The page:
Worst off will be athletes with asthma or those who are especially sensitive to particulate pollution. They will experience a greater decrease in lung function if the smog rolls in. At a meeting of the American College of Sports Medicine in 2007, several scientists suggested that British track luminary Steve Ovett -- gold in the 800 and bronze in the 1500 in 1980 -- was particularly sensitive to pollution.

Ovett came to Los Angeles in 1984 hoping to defend his 800 title, but started experiencing breathing difficulties before he even ran. Ovett not only didn't defend his title, he finished last in the final, collapsed after the line, and spent the next two nights in the hospital. "Many suffered from the bad air," Ovett later wrote in the journal Nature.

Perhaps of primary concern to athletes, though, should be carbon monoxide. This is the stuff that kills you if you're locked in a room with a running automobile, but because it's clear, odorless, and doesn't cause smog, it has largely drifted below the media radar in the run up to the Beijing Games.

Carbon monoxide occupies the same spot -- attached to a protein called hemoglobin -- in red blood cells as oxygen. But CO clings to hemoglobin much more tightly than O. Once a carbon monoxide molecule gets hold of hemoglobin, any nearby oxygen had better look for a home next door. Athletes won't experience any long-term damage from carbon monoxide, but "for competition, this is a serious concern," says Philip S. Clifford, who researches respiratory function at the Medical College of Wisconsin.

Studies of athletes exercising close to heavy traffic have shown carbon monoxide levels of about 5 percent in the blood -- similar to the level in a smoker who just indulged -- meaning that there is space for 5 percent less oxygen to be carried in the blood and then delivered to the muscles. "That could really make an impact on aerobic performance," Clifford says. And the impact might not be spread out equally.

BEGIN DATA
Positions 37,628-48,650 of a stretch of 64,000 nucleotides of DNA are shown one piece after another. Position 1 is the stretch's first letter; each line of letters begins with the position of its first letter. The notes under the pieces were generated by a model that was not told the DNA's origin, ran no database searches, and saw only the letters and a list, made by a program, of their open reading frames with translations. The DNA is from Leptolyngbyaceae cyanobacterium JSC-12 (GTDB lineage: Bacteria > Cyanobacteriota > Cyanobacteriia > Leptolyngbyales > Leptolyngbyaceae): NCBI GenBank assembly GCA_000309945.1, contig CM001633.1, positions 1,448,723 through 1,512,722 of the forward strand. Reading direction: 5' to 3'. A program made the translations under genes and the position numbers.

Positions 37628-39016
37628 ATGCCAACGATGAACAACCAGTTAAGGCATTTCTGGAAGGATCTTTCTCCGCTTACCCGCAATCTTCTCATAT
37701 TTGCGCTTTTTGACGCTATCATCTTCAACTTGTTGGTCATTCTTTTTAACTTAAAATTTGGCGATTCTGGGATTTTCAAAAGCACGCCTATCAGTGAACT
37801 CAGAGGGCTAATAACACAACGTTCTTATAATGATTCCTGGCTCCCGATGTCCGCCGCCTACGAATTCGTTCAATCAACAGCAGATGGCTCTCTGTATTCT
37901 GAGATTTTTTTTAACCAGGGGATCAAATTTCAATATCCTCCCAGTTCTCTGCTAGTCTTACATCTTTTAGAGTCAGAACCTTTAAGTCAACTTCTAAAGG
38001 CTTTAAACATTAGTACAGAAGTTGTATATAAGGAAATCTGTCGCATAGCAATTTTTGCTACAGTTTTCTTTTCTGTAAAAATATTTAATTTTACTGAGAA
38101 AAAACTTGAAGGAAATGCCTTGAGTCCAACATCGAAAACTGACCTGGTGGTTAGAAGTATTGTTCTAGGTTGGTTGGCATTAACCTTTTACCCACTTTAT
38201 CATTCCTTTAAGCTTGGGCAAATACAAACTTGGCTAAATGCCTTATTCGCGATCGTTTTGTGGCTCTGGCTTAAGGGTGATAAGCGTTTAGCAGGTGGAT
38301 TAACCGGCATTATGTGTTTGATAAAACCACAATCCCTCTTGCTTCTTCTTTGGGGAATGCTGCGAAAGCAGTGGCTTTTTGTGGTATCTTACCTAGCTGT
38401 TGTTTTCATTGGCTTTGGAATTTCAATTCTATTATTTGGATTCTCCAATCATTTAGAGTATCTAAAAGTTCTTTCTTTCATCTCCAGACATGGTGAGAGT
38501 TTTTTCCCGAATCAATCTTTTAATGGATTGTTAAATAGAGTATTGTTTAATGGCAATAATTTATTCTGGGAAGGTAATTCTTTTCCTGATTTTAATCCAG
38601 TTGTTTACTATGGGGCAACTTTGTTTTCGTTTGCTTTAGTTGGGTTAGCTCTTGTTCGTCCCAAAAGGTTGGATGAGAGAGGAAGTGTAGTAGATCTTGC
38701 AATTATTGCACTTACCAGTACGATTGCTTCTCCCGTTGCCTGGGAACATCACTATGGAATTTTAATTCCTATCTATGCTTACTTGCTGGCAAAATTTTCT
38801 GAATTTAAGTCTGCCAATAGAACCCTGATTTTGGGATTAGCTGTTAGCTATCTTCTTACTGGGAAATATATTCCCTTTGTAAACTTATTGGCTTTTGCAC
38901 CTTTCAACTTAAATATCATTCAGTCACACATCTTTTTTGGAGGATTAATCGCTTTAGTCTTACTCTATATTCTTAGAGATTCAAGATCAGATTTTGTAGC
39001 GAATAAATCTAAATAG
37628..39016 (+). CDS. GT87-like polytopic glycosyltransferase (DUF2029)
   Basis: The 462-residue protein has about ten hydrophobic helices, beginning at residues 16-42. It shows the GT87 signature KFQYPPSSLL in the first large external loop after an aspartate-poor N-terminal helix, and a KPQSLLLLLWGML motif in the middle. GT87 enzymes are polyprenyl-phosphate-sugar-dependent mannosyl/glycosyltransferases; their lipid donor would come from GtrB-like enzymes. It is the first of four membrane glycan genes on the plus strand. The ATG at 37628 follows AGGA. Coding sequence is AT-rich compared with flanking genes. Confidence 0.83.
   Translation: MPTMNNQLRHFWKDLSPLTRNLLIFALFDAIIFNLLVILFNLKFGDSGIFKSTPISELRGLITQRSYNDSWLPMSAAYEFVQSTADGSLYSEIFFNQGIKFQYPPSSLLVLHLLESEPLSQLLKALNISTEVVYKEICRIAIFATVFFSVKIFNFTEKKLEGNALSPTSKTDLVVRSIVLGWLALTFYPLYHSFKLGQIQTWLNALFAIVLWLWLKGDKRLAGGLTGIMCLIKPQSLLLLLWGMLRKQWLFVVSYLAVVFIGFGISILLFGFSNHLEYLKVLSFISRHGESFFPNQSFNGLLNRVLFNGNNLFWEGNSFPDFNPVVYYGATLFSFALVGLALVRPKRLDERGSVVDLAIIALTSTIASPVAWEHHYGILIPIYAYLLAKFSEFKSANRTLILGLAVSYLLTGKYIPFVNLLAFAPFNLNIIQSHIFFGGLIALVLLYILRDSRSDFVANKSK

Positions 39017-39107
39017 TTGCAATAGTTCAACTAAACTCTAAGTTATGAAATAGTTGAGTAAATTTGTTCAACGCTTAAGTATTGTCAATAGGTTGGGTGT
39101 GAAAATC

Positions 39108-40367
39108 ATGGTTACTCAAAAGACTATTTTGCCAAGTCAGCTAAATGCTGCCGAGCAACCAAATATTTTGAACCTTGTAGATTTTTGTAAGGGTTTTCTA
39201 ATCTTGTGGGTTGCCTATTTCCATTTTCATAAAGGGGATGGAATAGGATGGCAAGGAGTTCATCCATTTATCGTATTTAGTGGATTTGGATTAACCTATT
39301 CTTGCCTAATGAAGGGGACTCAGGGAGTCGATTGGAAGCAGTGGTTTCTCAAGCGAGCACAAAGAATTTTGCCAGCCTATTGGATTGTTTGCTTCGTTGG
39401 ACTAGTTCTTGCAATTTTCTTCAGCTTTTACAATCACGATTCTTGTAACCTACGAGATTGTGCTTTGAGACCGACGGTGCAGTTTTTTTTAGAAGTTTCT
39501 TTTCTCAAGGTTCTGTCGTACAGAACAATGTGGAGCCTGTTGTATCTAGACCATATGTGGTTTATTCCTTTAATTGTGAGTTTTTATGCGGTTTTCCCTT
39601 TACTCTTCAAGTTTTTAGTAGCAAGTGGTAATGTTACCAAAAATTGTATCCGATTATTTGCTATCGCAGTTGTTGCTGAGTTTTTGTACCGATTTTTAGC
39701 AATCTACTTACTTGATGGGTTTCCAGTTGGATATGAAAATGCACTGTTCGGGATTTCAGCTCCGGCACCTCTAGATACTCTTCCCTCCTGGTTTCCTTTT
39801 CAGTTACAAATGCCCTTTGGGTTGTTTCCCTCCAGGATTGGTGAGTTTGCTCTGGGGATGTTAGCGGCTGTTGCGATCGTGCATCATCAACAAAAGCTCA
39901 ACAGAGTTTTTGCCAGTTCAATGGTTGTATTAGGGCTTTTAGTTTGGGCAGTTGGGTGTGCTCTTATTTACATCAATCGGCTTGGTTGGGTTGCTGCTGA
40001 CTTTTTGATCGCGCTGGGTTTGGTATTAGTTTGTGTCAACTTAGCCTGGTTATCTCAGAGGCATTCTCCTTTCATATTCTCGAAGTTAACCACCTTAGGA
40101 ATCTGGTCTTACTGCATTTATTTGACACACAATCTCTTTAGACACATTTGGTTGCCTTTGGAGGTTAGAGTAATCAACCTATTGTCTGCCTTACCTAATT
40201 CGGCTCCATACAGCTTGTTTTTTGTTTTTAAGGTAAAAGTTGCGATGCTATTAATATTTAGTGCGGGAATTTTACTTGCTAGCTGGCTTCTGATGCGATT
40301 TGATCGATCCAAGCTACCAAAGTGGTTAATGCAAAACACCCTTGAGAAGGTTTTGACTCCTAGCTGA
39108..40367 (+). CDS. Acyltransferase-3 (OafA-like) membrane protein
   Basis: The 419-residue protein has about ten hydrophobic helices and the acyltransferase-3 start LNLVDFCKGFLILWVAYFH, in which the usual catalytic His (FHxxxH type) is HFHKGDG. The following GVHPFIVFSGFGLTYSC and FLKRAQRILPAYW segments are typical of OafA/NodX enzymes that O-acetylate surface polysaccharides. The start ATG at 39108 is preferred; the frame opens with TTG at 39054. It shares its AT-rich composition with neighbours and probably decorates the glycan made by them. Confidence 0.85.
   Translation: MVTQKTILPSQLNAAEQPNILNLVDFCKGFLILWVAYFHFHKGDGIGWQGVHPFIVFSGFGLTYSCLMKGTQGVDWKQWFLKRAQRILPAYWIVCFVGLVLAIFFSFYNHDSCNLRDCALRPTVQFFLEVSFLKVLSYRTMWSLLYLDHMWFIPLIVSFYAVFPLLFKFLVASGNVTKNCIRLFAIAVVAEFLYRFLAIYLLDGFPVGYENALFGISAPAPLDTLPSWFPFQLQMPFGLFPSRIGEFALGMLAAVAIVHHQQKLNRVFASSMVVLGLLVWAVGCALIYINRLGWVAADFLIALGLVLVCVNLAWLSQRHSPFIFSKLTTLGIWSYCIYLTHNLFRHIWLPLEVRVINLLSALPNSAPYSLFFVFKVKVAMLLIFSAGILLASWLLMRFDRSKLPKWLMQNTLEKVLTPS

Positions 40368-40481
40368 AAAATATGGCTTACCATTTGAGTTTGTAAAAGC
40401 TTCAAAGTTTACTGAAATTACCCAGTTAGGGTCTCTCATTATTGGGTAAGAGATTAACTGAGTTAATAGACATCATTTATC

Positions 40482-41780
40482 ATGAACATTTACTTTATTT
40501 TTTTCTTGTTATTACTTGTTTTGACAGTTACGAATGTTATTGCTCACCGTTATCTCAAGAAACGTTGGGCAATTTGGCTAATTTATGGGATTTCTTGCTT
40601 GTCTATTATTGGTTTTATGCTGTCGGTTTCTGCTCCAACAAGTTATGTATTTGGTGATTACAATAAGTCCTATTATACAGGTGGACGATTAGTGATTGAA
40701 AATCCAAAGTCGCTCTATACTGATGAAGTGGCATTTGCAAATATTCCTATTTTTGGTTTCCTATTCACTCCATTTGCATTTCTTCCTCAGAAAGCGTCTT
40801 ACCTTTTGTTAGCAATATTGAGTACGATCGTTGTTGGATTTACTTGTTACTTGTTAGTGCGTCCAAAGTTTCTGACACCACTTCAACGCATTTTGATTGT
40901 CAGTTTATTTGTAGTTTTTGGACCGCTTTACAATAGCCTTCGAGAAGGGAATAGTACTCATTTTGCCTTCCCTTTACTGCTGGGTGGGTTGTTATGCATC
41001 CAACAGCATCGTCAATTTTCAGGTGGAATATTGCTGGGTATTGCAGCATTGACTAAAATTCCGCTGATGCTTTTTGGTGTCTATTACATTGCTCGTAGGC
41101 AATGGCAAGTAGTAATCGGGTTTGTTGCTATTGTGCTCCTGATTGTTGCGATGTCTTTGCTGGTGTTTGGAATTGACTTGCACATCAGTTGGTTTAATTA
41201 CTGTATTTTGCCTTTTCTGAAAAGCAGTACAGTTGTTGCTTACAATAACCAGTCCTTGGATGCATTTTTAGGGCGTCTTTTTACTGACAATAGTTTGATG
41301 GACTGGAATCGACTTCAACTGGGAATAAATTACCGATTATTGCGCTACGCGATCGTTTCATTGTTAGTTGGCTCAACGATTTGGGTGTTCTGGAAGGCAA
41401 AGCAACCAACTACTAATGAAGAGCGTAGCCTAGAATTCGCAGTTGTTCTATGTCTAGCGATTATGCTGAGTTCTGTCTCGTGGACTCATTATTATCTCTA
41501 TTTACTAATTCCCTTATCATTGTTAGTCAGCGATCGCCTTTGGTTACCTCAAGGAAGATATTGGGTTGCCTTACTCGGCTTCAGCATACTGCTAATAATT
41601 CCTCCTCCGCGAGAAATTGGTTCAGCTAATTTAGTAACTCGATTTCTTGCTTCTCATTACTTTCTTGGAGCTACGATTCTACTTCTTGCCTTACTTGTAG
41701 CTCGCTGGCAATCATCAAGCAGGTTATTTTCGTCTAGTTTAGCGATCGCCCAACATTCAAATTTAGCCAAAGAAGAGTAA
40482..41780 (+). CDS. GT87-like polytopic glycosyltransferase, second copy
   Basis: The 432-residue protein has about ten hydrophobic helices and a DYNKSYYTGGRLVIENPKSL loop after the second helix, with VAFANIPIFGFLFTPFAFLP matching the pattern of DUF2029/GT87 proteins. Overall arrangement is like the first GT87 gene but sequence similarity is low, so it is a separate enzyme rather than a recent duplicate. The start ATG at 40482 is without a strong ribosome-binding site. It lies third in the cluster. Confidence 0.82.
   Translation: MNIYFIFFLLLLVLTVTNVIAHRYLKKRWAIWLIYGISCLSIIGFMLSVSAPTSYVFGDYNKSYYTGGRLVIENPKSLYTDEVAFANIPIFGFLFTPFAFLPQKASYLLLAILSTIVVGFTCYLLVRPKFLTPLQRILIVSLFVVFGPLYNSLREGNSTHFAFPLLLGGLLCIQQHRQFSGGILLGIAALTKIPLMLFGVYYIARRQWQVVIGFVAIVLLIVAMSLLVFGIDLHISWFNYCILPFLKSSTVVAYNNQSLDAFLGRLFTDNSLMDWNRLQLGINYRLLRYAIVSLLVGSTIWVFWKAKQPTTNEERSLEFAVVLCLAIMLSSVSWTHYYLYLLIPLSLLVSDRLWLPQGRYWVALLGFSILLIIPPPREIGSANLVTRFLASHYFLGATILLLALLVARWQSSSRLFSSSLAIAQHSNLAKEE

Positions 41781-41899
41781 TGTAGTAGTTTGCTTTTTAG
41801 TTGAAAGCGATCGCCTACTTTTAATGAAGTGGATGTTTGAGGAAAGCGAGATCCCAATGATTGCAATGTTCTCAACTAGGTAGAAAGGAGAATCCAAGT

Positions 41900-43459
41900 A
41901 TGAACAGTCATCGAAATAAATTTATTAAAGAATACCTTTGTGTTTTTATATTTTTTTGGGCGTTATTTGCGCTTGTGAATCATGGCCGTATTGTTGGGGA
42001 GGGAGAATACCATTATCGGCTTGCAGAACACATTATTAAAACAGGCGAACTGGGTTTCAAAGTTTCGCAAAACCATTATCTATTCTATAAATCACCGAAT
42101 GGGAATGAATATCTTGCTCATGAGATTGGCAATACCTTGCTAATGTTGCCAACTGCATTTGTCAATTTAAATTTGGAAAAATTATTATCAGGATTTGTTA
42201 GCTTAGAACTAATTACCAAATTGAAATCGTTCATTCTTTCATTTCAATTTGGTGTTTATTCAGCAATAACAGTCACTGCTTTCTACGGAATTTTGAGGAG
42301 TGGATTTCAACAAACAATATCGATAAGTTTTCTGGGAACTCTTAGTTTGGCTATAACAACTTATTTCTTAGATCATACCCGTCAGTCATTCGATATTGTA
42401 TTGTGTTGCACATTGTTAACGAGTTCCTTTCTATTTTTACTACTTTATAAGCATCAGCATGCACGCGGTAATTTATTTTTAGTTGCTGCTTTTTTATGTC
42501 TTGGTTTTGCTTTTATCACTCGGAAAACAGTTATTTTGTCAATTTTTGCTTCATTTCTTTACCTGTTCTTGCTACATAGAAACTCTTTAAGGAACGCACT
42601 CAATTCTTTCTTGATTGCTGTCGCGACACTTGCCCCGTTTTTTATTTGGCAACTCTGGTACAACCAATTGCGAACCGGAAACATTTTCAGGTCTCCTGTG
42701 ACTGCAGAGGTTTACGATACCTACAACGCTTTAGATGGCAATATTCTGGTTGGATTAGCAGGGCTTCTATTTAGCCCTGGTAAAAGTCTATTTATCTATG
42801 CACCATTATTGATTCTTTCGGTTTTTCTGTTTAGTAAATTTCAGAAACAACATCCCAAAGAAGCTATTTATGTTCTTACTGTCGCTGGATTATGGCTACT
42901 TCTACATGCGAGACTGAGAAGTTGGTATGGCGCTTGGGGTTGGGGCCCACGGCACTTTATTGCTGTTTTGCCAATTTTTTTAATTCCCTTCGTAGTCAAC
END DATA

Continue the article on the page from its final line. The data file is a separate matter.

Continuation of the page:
Clifford guesses that athletes who have a lower hematocrit -- the proportion of blood that is oxygen carrying red blood cells -- will feel the effects more acutely than their high hematocrit counterparts. Because women generally have lower levels of hemoglobin and fewer red blood cells, if Clifford's suggestion is correct, female athletes are more likely to be effected by carbon monoxide.

"My sense is that it will make a difference," Clifford says of carbon monoxide pollution at the games. "Really small differences in the amount of oxygen in the blood can make a difference in performance when you're working at the maximal level of the body to bring in and deliver oxygen."

On the bright side, the measures that Chinese officials have taken to get cars off the streets during the Olympics, and to shutter factories and construction sites should decrease the amount of carbon monoxide at event venues, even though it will have little or no impact on visible smog. Smog causing particulate pollution largely comes from outside of Beijing, and thus will not be affected by traffic controls in Beijing.

Nonetheless, Chinese officials and, on Thursday, IOC president Jacques Rogge have asserted that the steps taken to clear the skies in recent years and recent days have worked in reducing particulate pollution. According to particulate pollution data, that simply is not the case. But with respect to carbon monoxide, athletes can breath a little easier during the Games.